Like so many other concepts in Chinese mythology, the Underworld is a tangled mix of DAOist, Buddhist and traditional folk legend. It’s not actually underground but housed in an enormous mountain on the other side of the astral plane. But all legends agree that it’s a dark and sinister place something like a prison complex — with ample torture facilities.
We don’t want to worry you, but Hell is open to everyone and the invitation is not negotiable. When you die, officers place your soul under arrest and march you to the office of YEN-LO-WANG, the King of Hell. There you are registered, given an identity card, and sucked into the mire of Underworld bureaucracy. No doubt it’s all computerized by now.
Then it’s off to the Court of QIN-GUANG-WANG for inspection in his Mirror of Retribution. Particularly virtuous souls may find themselves excused from further judgment and sent on vacation to paradise. But the vast majority will have to be punished for Earthly sins. It’s the rules.
Some of the punishments are very nasty indeed, and to add insult to injury there are — like most government offices — pious slogans wherever you look. It’s all very well being reminded that virtue is a good thing, but when you’re about to be plunged into boiling oil for the hundredth time you really have other things to worry about.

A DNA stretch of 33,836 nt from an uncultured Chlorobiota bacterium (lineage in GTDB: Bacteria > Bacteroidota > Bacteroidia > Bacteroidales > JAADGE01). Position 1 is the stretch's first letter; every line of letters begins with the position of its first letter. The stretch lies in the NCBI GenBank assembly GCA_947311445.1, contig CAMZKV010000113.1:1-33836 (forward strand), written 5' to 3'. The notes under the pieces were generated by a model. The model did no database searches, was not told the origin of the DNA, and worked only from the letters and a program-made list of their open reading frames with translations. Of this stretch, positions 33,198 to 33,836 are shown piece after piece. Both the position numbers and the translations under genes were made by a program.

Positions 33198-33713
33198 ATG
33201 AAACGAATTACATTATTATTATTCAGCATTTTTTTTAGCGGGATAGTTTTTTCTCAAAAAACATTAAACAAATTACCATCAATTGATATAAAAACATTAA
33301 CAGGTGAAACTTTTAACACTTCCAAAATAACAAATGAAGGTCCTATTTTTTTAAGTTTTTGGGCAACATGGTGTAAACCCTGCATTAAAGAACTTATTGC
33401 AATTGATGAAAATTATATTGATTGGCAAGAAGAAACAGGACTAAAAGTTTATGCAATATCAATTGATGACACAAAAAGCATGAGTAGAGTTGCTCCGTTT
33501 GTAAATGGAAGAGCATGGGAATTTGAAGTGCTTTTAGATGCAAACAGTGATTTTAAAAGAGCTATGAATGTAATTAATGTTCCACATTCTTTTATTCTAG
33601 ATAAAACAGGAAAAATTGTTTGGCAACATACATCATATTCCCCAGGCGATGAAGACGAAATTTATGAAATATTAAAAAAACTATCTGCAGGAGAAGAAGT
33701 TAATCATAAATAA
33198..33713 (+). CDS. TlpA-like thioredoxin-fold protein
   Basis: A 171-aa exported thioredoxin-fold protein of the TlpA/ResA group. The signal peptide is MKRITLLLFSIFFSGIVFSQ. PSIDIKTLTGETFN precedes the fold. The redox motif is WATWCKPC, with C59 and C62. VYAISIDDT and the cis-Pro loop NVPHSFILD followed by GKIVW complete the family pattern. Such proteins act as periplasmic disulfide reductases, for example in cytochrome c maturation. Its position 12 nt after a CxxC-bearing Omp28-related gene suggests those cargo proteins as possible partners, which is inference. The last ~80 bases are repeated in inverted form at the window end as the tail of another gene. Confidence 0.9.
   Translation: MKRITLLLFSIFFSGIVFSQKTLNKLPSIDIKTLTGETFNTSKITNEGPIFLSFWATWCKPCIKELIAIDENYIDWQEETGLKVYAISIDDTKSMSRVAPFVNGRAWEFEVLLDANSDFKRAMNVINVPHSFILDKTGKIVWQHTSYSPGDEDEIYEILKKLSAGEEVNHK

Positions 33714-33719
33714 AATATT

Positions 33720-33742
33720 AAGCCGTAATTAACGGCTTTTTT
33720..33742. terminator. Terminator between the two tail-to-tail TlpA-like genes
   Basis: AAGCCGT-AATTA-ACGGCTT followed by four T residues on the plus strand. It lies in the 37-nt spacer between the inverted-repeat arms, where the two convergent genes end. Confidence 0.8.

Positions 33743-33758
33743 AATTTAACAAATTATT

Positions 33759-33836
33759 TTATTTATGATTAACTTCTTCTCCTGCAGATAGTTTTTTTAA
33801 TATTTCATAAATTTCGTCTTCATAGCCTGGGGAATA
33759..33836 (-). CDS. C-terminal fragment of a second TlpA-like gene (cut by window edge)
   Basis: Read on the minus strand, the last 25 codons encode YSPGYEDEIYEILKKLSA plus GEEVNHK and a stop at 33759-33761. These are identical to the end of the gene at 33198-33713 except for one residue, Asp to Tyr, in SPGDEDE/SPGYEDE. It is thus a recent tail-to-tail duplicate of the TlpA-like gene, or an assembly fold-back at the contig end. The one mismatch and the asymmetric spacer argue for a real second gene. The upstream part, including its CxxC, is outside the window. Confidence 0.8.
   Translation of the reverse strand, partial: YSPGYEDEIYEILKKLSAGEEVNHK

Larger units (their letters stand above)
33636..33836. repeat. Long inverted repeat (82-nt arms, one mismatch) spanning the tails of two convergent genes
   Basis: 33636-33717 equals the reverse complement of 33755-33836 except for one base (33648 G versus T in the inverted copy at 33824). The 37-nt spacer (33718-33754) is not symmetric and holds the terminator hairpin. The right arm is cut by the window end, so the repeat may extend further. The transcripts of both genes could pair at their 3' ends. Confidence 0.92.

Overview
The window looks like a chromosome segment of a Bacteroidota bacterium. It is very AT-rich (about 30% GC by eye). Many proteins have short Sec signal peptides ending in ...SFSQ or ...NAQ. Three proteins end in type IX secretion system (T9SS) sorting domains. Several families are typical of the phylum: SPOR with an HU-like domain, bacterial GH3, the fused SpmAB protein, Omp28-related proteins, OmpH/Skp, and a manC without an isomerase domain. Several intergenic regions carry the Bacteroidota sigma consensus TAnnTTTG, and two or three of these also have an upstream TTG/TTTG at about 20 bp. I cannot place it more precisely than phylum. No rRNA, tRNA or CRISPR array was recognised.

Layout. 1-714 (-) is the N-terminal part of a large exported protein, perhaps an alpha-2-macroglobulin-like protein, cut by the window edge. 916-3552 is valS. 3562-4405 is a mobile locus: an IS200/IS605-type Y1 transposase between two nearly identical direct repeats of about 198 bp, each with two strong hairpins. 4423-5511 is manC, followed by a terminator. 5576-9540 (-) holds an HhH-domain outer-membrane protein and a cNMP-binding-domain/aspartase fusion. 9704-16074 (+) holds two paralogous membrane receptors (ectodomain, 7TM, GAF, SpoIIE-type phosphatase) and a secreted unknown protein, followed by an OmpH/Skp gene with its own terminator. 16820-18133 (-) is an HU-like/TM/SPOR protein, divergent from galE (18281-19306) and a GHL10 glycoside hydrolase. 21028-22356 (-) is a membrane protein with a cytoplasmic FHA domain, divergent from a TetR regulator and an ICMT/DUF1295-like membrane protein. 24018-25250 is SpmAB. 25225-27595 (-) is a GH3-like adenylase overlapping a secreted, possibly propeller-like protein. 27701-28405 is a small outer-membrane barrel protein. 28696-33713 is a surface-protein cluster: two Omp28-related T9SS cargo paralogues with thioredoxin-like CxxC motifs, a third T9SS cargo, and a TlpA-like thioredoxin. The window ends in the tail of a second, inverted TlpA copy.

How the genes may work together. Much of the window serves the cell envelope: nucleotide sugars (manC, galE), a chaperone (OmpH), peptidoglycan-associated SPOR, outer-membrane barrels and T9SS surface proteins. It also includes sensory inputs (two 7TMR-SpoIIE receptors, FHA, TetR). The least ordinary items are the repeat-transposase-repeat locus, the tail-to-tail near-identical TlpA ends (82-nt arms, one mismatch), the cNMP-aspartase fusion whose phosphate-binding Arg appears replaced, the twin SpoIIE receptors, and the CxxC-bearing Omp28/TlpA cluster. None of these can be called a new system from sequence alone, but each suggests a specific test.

FENG-DU is divided into several courts or levels, each with its own set of departments and ruling deity. The exact number of courts is variously given as four, five, eight and ten. We’ve chosen to include ten as it seems better value.
When your agony is complete and you’ve repented for all you’re worth, it’s time to be reborn. You’re summoned to the Tenth Court, where ZHUANG-LUN-WANG decides the manner of your next existence. (Human being or slug?) Then Lady MENG-PO gives you the Tea of Forgetfulness, which erases your memory and ensures that you completely forget all the punishments you’ve just been suffering. There is a very good reason for this, but we don’t know what it is.
Finally you are given a free ride on the Wheel of Life. Round and round you go, faster and faster, until you shoot off into the void and land in the body of a newborn baby. Or, if you haven’t repented enough, the body of a slug.